Paper presented at the 8th International Conference on Heat Transfer, Fluid Mechanics and Thermodynamics, Mauritius, 11-13 July, 2011.
This paper presents and discusses various aspects of fouling
in case of heavily polluted flue gas (and/or off-gas) coming
especially from incinerators/waste-to-energy systems.
A long-term experience and know-how from this area as
well as continuing research and development brings new
insights into manufacturing of equipment and their operating.
Polluted off-gas causes high propensity to fouling and necessity
of consequent cleaning. In some cases, it is not possible to
utilize a conventional approach.
Introductory part of the paper provides a description of
various types of units for thermal processing of wastes
(including sludge and contaminated biomass). Fouling is
classified according to various cases of industrial applications
connected with easy/difficult cleaning. It is shown how fouling
can influence geometry of heat exchangers and their selection.
In the following part, several industrial cases are shown
taking into account aspects like:
• solid particles (ash and flying ash) in the gas, and
adapting design according to their concentration;
• species contained in flue gas which can chemically react
and create fouling deposits on heat transfer surfaces;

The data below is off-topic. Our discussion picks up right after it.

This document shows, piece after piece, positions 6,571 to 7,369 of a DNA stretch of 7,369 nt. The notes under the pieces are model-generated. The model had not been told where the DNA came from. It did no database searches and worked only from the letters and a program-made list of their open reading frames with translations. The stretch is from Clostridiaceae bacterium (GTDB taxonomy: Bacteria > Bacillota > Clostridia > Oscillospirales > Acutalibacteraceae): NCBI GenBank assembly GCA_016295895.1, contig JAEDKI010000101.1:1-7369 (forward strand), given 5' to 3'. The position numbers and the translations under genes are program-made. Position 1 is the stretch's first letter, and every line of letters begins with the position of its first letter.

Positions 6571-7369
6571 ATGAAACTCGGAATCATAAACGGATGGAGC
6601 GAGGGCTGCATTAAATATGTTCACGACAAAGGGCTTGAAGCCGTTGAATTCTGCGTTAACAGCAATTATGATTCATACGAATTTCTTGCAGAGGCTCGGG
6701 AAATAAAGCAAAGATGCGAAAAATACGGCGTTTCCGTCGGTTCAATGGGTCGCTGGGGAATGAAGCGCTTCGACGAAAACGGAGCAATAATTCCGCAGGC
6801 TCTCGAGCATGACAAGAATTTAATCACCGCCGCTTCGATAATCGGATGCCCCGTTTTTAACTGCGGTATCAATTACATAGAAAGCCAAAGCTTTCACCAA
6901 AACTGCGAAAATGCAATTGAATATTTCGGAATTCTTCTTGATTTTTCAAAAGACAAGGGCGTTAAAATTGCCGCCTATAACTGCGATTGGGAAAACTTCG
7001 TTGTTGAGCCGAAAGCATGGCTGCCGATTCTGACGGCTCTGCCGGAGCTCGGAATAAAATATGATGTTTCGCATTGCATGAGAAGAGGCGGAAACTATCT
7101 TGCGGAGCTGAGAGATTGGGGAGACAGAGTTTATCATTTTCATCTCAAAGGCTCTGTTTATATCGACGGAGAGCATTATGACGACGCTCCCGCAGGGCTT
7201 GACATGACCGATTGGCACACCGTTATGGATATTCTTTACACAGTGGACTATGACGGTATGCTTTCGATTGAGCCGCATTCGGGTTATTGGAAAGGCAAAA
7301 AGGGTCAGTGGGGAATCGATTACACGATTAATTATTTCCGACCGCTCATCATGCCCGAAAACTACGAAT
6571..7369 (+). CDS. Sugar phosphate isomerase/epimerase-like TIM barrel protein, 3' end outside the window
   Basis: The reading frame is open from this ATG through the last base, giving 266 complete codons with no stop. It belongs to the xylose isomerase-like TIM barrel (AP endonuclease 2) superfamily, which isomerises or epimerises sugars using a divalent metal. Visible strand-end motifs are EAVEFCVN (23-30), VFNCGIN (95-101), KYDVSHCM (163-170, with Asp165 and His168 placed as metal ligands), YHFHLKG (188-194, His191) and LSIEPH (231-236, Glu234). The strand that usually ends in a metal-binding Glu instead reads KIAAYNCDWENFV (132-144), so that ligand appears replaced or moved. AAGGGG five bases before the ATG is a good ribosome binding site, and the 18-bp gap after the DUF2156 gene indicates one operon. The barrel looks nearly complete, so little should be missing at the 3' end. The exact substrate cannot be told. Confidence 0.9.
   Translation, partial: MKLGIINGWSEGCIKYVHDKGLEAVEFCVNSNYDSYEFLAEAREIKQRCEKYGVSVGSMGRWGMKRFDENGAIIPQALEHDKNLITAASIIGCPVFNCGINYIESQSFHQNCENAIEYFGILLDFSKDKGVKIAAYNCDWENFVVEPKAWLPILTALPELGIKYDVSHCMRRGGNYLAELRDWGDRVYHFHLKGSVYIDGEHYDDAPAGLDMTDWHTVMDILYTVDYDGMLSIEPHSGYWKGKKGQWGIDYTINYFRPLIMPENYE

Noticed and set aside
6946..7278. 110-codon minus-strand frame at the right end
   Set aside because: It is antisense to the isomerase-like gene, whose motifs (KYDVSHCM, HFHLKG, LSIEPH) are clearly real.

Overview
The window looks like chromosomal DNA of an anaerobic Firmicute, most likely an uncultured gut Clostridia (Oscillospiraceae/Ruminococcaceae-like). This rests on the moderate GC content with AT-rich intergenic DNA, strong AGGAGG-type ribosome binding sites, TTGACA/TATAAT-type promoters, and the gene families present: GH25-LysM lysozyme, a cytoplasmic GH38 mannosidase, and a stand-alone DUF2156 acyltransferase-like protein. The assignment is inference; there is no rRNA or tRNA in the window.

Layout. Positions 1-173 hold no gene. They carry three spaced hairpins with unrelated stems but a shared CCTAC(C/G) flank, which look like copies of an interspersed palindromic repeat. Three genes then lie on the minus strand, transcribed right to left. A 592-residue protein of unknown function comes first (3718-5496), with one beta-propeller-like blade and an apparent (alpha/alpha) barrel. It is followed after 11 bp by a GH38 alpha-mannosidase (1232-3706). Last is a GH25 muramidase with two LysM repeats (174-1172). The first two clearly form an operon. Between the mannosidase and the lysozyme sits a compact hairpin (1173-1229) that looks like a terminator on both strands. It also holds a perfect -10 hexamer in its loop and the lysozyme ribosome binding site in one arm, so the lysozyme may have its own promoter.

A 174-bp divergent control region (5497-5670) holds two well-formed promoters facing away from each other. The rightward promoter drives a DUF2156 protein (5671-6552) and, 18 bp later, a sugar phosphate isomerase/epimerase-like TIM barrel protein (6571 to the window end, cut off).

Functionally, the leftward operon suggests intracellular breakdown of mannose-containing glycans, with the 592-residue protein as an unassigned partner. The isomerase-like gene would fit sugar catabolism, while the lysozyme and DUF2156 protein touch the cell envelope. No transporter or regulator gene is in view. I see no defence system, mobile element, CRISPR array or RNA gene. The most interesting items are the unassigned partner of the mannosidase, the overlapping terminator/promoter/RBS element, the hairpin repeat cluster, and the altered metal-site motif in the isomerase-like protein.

• potential corrosion between the fouling layer and heat
transfer surface caused by local temperature decrease.
The above aspects are clearly illustrated through industrial
applications as follows:
• heat recovery system of unit for the thermal treatment of
sludge coming from pulp and paper production;
• boiler systems in incineration plants and chemical
There are various methods to reduce fouling. We have
utilized very efficient approach combining intuitive design and
sophisticated tools based on CFD (Computational Fluid
Dynamics). However, fouling cannot be eliminated completely
therefore various efficient methods (mostly tailor-made ones)
are utilized (like common mechanical cleaning, air guns,
controlled local explosion) for cleaning of surfaces.
There is also an effort to develop a mathematical model for
fouling prediction, and selection of the most economically
acceptable systems connected with current research and
development in the field. However, it is difficult to validate the
Fouling in the field described in the paper is in fact a “never